Funny question, I think that over the coarse of 3 years of using Confluence, I can count the times I have had that open on one hand... And I never used it as a first "resource", it was always secondary... So quite far I guess the answer is to that.

                    But to hammer something down, I NEVER said they should NOT document things, I simply wanted them in places where there could be no doubt as to weather you had the right or the wrong documentation version in front of you.

                    THEN to all the XSD/DTD talk. 

                    To put that last question into more specific terms: If the XSD you propose, which "black boxes" the specific ac: and ri: descendant content models, will not accurately invalidate a page that will not render correctly (because of some broken syntax inside a macro element), then that XSD is effectively worthless. Why bother jumping through hoops to try and use that XSD for validation if it in fact will validate completely broken pages that will not render correctly?

                    I NEVER said that ac: and ri: elements should not be validated... I said I did not coun't those under the term "Macro"... now they seem to be implemented as such behind all things (to judge from the administration interface), but they added named elements for them, so they are quite different than <ac:macro ac:name="code"> vs. <ac:macro ac:name="toc">... those 2 are the same element to me. they are both of the type "macro"... and the same rules apply to them both.

                    ac:link | ac:emoticon | ac:image | ri:page | ri:blog-post | ri:attachment | ri:url | ri:shortcut | ri:user | ri:space | ri:content-entity

                    These are not considered to be under the term "Macro" in my eyes, they are Confluence specific Elements. They might behind the scene behave much like so, but that is an Implementation detail hidden to us.

                    Make specific note of these comments:

                    //Inner structure: 0..N Parameters, name required, no validation against if the macro accepts this or not to mitigate changes between plugin versions as well as data migration as above.
                    //Inner structure: Plan-text-body, required or not???... I suppose not all macros would need one. But I would guess that the <ac:macro> tag would only allow for 1, so it is either A 0..1 or 1..1.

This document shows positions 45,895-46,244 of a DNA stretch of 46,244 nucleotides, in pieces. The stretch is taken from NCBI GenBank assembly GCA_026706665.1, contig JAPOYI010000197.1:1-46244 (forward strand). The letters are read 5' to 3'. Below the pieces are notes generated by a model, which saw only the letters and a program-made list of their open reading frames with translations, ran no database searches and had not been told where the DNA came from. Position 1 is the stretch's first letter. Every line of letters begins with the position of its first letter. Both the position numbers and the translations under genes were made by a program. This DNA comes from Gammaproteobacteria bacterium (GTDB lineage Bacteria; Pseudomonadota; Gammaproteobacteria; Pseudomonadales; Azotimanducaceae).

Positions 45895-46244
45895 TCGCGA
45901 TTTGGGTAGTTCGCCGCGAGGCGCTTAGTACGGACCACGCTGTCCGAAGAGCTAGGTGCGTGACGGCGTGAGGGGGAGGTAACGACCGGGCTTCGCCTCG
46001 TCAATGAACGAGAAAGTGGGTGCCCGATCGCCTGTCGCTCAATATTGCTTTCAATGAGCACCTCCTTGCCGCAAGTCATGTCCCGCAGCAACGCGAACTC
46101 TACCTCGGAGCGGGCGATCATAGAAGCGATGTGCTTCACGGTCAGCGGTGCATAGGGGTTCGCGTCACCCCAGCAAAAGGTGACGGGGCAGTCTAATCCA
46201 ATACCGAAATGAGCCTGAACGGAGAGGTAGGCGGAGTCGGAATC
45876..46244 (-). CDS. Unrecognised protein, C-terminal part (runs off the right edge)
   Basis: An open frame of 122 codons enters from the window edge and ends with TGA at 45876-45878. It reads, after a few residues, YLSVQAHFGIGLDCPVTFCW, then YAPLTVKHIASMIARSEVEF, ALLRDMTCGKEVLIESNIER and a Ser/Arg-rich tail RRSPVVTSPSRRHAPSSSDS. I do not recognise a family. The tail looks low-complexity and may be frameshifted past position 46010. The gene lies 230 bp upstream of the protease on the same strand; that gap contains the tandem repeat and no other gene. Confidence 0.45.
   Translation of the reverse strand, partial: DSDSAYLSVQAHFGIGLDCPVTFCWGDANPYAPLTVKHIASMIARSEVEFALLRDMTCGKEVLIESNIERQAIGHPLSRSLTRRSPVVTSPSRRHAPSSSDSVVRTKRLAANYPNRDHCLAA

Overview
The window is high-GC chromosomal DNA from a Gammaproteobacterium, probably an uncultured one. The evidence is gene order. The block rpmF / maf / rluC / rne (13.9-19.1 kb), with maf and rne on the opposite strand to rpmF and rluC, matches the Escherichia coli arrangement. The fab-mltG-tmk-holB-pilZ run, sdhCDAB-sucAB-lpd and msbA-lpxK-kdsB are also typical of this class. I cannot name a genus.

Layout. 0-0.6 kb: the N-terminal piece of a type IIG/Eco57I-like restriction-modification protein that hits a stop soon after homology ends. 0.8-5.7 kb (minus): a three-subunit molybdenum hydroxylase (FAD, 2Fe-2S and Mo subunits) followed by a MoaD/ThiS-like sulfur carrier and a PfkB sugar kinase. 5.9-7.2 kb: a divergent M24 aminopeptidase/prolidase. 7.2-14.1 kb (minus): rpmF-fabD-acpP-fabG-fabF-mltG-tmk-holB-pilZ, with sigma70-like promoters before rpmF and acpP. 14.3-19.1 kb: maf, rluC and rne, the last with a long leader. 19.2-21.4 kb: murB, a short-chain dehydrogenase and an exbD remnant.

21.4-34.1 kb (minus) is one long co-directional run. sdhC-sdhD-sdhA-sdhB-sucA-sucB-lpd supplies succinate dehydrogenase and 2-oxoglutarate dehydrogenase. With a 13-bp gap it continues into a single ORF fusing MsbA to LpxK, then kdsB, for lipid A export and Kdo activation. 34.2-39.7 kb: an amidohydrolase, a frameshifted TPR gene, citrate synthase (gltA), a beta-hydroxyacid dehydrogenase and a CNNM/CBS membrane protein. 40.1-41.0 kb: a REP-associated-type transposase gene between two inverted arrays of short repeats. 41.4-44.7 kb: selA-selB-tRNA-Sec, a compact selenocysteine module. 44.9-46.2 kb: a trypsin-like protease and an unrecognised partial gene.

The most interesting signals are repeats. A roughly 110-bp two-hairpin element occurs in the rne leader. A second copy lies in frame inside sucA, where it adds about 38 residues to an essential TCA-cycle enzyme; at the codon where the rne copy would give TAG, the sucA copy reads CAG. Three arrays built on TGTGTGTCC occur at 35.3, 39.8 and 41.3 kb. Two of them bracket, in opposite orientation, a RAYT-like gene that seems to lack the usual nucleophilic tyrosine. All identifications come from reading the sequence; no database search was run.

And so on, point being that whatever is required of the ac:macro before we even begin to look at what macro, should ofc. be validated.

                    What I don't wan't is a validation that says that the below is "invalid":


                    Now the uncleBob parameter is unknown to the code macro, at least in this version, but the parameter is structured well enough. And in my mind it should pass, because it might be valid where it came from, and where it goes next...

                    A more likely example could be:

                    coolScript, a new supported syntax for the code macro in version say 4.2, yet when I bring this back to a 4.1 version... I would still like to be able to save, the next step here would often actually not be to "fix" the macro with another language, it would be to upgrade the macro on the instances I manage, or to request it on those that I don't.

                    This one is invalid however:

                    Now I should maybe stop up here and tell that I frequently copy content between Confluence Instances, and they do not always maintain the same macros, versions of macros, or even same Confluence versions, so there is why I am considering this. And yes this has actually frequently caused "macro errors", even in plain old Wiki syntax (believe it or not)... In some cases I fixed the syntax, others I installed, upgraded or enabled a macro mostly the later, and even in cases i completely ignored it because I knew it would go back to a instance where it worked...

                    That is why I request a more "Stable XSD".
                    However, if I just get the basic one ill be happy, if they create a basic and a full then fine by me, I just hope it won't turn out to be a useless wasted effort, which i fear it will when first all the implications hit, but if the basic one exist along side of it, by all means.

                    (or replace XSD with DTD throught all the above)

                    But now that we are nutty, why not incorporate so that the XSD ensures that you had chosen an actual existing DataSource Resource in your, say SQL macro? The screw without end.

                    Yes, I'm sure Atlassian wishes they could just avoid doing all this by treating their XML syntax as "just an implementation detail", but honestly that's complete bullshit. Sorry, but it is. As I keep reiterating, this is XML 101 and it's not optional to document your syntax. You can argue whether it's helpful to provide an XSD for use in 3rd party editors or for integration with other systems, but you cannot argue whether it's optional to roll out a complex syntax with zero reference doc other than a handful of incomplete examples.

                    Nice extreme twist of my words, completely derailing the point in what i at all said containing the phrase "implementation detail"...

                    And with that I am done... 

      2. (You're welcome, Shannon.)

        I agree wholeheartedly with Shannon's comment:

        We cannot guess at these hidden details that only you [Atlassian] know. ... You cannot seriously expect us to ... reverse engineer

        I could take the DTD some way further on my own, but I'm already reverse engineering. For example, I'm only guessing that you intended your XML source to be interpreted as the contents of an XHTML body element. And I have no way of knowing which, if any, XHTML structures I should remove from confluence.dtd.